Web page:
The safety profile of TT is undoubtedly an issue. With the exception of a few studies[17, 23, 26, 29, 30, 33, 35], the overall risk of bleeding, especially major, with the combination of warfarin, aspirin, and clopidogrel was found to be relevant and higher (up to 5-fold) than with DAPT. The overall incidence of major adverse cardiovascular events and bleeding events is reported in Table 2. The absolute incidence of major hemorrhages however, appears low, at least in the short term, i.e. 1 month (about 2.5%). Administration of numerous antithrombotic drugs, such as during bridging therapy or use of glycoprotein IIb/IIIa inhibitors, seem to increase the short-term hemorrhagic risk after PCI-S[11, 14, 16]. Data from the GRACE registry[17] reported similar in hospital rates of major bleeding in patients with TT (5,9%) compared to warfarin plus a single antiplatelet agent (4,6%). Another study (26) reported similar rates of major and minor bleeding after 2 years follow up in patients with TT (27,5%) versus DAPT (18%). Most of the bleeding occurred in the gastrointestinal tract. In the study by Gao et al.[25], TT was characterized by a significant higher incidence of overall bleeding, even if the difference was essentially driven by minor bleeding. Notably, 72% of all the INR measurements were within the target range (1,8 - 2,5). In the by Sambola et al. study[26], TT was associated with the highest incidence of bleeding events (once again mainly minor bleeding).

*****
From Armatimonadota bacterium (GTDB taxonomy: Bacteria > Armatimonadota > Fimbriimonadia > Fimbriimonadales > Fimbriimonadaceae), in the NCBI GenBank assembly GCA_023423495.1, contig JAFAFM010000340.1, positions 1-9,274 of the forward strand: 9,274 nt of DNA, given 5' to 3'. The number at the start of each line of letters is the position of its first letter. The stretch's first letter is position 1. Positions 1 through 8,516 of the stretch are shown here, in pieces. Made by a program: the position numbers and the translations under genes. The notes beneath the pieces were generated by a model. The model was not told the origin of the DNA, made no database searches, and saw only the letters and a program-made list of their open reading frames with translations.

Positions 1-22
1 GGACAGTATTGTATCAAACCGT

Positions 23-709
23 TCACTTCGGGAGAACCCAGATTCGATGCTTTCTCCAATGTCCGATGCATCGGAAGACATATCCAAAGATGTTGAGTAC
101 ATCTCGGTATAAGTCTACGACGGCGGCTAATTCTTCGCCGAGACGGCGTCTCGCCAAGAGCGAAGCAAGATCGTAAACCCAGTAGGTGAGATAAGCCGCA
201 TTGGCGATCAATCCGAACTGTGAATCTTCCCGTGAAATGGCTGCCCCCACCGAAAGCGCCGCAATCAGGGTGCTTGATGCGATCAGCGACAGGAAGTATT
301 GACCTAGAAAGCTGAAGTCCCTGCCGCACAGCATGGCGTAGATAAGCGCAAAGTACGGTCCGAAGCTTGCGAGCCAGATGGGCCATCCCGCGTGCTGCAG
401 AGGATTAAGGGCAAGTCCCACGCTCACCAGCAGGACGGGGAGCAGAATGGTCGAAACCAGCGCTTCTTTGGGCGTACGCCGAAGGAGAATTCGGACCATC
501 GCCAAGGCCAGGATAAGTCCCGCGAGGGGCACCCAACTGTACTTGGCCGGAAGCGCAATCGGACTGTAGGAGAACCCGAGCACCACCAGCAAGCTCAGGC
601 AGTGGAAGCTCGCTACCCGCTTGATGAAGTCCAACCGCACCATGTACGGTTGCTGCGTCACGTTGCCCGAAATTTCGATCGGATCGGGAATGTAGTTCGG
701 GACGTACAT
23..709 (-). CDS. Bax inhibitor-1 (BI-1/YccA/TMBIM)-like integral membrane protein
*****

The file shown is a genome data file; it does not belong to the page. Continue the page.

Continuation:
Table 2 Incidence of MACCE and bleeding events in patients with an indication for OAC receiving TT after PCI-S

The meta-analysis by Zhao et al.[37] which included nine studies[10, 11, 14, 15, 1923], demonstrated that TT is more efficacious in reducing cardiovascular events and mortality, at the price however of an increased bleeding risk. Almost all bleeding events, however, occurred in the first 6 months after discharge and were often associated with supra-therapeutic INR levels[22, 23]. On the other hand, the prevalence of major bleeding increases with TT treatment duration, from 2,6% to 4,6% at 30 days, to 13,9% at 6 months, and 7,4% to 10,3% at 1 year[38]. Possible explanation for the higher bleeding events are advanced age, female gender, comorbidities like renal dysfunction and previous major bleeding, glycoprotein IIb/IIIa inhibitors use, and smoking[14]. Of note, also anemia resulted a risk marker of both mortality and hemorrhagic complications[12, 15, 16].